The message on the Greenland government’s official greeting leaves no room for doubt: Anyone still thinking about leaving the country for the Christmas holiday ought to think again.
The Christmas greeting from the Naalakkersuisut to residents, posted on Tuesday, reads simply, in Greenlandic and Danish, “Have a merry Christmas – in Greenland” (see below).
The greeting was published as public health authorities were reiterating the same message, which is a recommendation that has become increasingly emphatic in recent weeks as COVID-19 infection rates in Denmark, and in particular Copenhagen — currently the only destination for international flights from Greenland — have set consecutive daily records.
In Greenland, meanwhile, no one is known to be infected with the virus that causes COVID-19 after the most recent case — its 19th overall — reportedly tested negative. The individual had tested positive on Dec. 8 after travelling to Greenland from Denmark.
Public health authorities fear that an influx of travelers before Christmas and a returning wave of people to Greenland after the holidays will carry COVID-19 with them, potentially overwhelming the country’s health system.
“The situation in Denmark is critical,” Anna Wangenheim, Greenland’s health minister, said during a press conference on Tuesday.
In order to limit the number of people travelling to and from Greenland, the Self-Rule Authority, earlier this month, ordered all flights between Denmark and Greenland to be cancelled in the days leading up to Christmas.
Although the Self-Rule Authority does not have plans to order further cancellations, public-health authorities say their focus right now is on preventing people from returning to Greenland from causing an outbreak.
“We have a setup in Greenland that allows us to manage sporadic cases of corona,” Henrik L. Hansen, the chief medical officer, said. “We didn’t have that in the spring, but the number of cases in Denmark is likely to only increase over the Christmas holiday, and that means that people travelling out and then back between Christmas and New Year’s can bring the virus back with them.”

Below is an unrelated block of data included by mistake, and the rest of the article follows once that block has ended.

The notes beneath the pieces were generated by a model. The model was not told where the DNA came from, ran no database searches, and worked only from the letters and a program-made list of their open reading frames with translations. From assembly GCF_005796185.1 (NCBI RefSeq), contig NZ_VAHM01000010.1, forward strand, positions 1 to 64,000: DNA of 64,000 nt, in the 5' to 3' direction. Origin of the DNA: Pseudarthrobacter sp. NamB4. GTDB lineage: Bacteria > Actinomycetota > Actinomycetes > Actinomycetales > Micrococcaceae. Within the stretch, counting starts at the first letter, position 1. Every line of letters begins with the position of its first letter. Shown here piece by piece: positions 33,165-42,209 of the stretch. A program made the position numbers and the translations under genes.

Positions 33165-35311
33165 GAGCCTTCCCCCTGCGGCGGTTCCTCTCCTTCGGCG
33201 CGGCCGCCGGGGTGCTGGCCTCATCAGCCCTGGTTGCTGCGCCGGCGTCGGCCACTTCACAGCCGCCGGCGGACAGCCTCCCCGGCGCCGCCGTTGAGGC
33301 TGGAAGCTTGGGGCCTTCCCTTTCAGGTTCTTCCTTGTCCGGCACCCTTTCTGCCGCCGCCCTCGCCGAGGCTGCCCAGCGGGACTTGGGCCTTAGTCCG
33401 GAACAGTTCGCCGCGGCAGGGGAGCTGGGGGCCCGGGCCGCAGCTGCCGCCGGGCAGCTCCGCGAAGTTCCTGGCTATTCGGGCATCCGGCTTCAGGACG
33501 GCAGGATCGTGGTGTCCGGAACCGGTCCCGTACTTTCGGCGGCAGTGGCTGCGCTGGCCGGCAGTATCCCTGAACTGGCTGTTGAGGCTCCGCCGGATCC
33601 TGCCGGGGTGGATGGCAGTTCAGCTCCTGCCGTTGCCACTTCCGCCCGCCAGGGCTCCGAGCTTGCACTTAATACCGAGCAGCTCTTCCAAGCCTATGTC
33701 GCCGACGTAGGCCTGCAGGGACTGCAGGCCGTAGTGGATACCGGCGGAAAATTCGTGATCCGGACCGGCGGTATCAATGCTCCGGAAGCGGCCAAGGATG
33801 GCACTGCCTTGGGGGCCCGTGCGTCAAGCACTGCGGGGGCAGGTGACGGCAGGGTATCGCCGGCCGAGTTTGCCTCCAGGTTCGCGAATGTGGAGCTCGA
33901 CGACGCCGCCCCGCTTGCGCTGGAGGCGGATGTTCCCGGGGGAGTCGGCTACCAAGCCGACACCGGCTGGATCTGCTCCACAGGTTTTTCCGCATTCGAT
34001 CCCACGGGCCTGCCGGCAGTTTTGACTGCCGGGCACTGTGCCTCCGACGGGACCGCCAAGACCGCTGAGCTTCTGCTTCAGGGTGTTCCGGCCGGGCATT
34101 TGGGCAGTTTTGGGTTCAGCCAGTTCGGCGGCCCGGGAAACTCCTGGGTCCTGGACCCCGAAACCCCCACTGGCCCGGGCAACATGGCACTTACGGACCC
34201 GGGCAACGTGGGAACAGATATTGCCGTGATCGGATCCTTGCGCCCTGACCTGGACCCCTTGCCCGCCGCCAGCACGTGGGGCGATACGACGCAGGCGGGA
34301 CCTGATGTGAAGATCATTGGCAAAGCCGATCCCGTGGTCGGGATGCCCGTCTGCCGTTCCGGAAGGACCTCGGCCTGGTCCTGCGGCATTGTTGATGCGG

Of particular concern, according to Hansen, are healthcare workers from Denmark who return home for the holidays but are unable to travel back to Greenland after Christmas, either because they test positive for COVID-19 or because they are unable to be tested at one of Denmark’s overburdened test facilities.
In some parts of Denmark, waiting times for tests is currently close to five days. The Self-Rule Authority requires all travelers to Greenland to test negative for COVID-19 within five days of their departure.
“The result,” Hansen said, “could be that the foreign healthcare workers that we depend on in Greenland getting stuck in Denmark.”
To those who do plan to travel, Wangenheim underscored the importance of remaining in quarantine until testing negative for COVID-19. Concern about people breaking quarantine has again become a matter of concern after it emerged that police had fined a 20-year-old woman who had recently returned to Greenland after she broke her quarantine.
“The message to parents and families whose children are studying in Denmark is that you need to help your children remain in quarantine,” Wangenheim said.
Looking further ahead into 2021, Hansen reckons that Greenland will be able to begin vaccinating residents on a widespread basis in January. Greenland will receive its vaccines from Denmark, and Hansen expected a limited amount of the vaccine — perhaps 3,000 doses or so — to arrive at the end of this month, although there is currently no plan for who will be the first to be inoculated.
“We don’t know yet when everyone in Greenland will be offered the vaccine, but we can expect that we will receive enough doses in the first months of 2021 that we will be able to offer it to everyone in Greenland,” he said.